We walked, snapping photos all the while, for an hour before we reached the metro. The number of other people on the street began to rise, and traffic police were everywhere. The shopping mall was completely fenced off. Outside the barriers, people stood and snapped photos, probably thinking to themselves of the food and shops within, or perhaps of their life over the previous two months.

Like us, this was probably their first time outside their apartment compound in two months. There wasn’t anything to do but walk around, but their excitement was palpable. As they took in the wild growth around them, taking photos all the while, they, like us, marveled at nature’s magic.

My neighbor and I agreed that these scenes of unchecked growth were beautiful. Why should plants be pruned and trimmed to suit human plans? Why should anything be?

— Feng Jing; translator: Kilian O’Donnell; editor: David Cohen.


APK file for Android:

https://image4.sixthtone.com/pkg/sixthtone.apk
(Copy URL and open in browser)



微信扫码关注该文公众号作者

戳这里提交新闻线索和高质量文章给我们。
相关阅读
Shanghai Reopening Diary: City to Restart Some Schools From JuneShanghai Supermarkets Reopen, Kind OfA Star is Born, If You Don’t Mind the Silver SpoonStaff at Pet Shelter Bid Farewell To Four-legged FriendsShanghai Emerges From Lockdown to Familiar Sights and Sounds刚把“对手”看完, 若没有最后莫名其妙的老段和老公的缠绵,恐怕不会审查过关的Young Chinese Shunned Marriage. Now, They Want Singles’ Rights.Shanghai Rental Market Sees ‘Abrupt’ Post-Lockdown Growth中国为何求着俄国示好ReadLexington:The Last Rose of Shanghai by Weina Dai RandelWhen the Boat People Came to Hong KongGiving Rides to People on Their Way out of Locked-Down ShanghaiWhat the Railway Lobby Reveals About China’s Political SystemShanghai Reopening Diary: View From a Pudong MallSocial Network: How Shanghai Stemmed the Surge, 100 Years AgoWomen Want Pepper Spray To Keep Safe, But Buying It Isn’t Easy走进繁花:比利时(1)-欧洲的心脏Falling Grades, Threats, Toxic Culture: Why a Fan Quit Her IdolFreight or Flight: COVID Wake Leaves Shanghai Port High and DryLeaving Locked-Down Shanghai Is Hard. Returning Is Harder.看国内疫情Learning the True Meaning of Freedom a Gift for Children’s DayShanghai Lockdown Disrupts Wedding Plans on Day for LoversWith Bittersweet Memories, Students Leave Shanghai in DrovesWhen the Internet Knows Where You LiveThe Small Group Rescuing Animals During Shanghai LockdownHenan Bank Depositors Slam Gov’t Response to Red Health CodeShanghai Reopening Diary: A Day Out in One DistrictWhat Shanghai’s Locked-Down Residents are Trying to BuyThe Hidden History of an Iconic Shanghai Building StyleFrom Baghdad to the Bund: The Family That Built ShanghaiResidents Crowd COVID Test Sites to Move Across Shanghai FreelyShanghai’s 30-Year-Old Bakery Struggles to Beat Lockdown Woes从美国和中国的角度看俄乌战争的后果How China’s ‘Mom Groups’ Share the Work of Parenting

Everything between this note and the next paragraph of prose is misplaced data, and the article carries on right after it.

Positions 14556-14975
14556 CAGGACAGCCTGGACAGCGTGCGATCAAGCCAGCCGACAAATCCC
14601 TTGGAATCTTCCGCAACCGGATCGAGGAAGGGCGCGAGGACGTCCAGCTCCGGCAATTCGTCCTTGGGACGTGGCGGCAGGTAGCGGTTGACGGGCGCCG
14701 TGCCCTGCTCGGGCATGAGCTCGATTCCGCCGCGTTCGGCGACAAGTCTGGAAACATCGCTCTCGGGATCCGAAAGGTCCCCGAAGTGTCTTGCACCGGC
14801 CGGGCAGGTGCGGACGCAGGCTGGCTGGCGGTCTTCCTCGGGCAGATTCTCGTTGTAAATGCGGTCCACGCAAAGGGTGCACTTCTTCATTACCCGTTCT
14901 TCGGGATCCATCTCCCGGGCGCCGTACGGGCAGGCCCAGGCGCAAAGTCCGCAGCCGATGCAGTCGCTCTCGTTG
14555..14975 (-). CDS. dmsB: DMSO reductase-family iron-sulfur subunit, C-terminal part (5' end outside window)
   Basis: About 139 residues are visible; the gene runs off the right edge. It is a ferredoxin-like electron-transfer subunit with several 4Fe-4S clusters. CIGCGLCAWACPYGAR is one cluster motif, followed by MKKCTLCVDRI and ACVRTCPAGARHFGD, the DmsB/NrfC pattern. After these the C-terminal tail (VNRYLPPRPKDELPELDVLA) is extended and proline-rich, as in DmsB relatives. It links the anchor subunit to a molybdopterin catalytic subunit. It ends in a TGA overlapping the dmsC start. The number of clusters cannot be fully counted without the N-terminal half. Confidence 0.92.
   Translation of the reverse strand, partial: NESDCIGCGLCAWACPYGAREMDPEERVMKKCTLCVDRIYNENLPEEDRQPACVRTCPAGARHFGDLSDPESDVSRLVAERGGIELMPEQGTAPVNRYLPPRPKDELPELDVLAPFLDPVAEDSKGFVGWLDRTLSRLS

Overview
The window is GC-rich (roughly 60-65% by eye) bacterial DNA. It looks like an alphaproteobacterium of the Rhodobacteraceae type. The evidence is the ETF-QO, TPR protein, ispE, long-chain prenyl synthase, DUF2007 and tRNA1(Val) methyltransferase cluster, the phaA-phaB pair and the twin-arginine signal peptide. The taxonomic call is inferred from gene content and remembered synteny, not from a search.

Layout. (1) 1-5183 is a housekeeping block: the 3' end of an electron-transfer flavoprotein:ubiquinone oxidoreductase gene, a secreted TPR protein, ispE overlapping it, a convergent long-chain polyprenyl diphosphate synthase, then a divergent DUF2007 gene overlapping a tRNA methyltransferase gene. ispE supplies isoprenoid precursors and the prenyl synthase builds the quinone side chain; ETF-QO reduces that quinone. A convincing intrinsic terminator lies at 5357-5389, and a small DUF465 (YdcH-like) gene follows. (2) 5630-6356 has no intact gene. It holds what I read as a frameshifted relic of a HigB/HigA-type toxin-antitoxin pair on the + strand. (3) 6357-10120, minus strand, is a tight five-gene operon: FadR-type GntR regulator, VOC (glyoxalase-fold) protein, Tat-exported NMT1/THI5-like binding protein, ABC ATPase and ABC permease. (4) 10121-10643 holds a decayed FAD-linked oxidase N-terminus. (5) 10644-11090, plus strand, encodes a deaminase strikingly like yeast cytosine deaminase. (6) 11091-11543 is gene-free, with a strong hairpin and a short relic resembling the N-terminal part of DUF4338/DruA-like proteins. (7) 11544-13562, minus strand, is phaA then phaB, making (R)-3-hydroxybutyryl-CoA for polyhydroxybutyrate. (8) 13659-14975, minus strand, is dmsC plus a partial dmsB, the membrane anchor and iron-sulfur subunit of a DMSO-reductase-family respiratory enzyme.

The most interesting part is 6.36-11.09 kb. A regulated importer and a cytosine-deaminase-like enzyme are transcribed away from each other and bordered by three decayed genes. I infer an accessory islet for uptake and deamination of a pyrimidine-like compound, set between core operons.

logo
联系我们隐私协议©2024 redian.news
Redian新闻
Redian.news刊载任何文章,不代表同意其说法或描述,仅为提供更多信息,也不构成任何建议。文章信息的合法性及真实性由其作者负责,与Redian.news及其运营公司无关。欢迎投稿,如发现稿件侵权,或作者不愿在本网发表文章,请版权拥有者通知本网处理。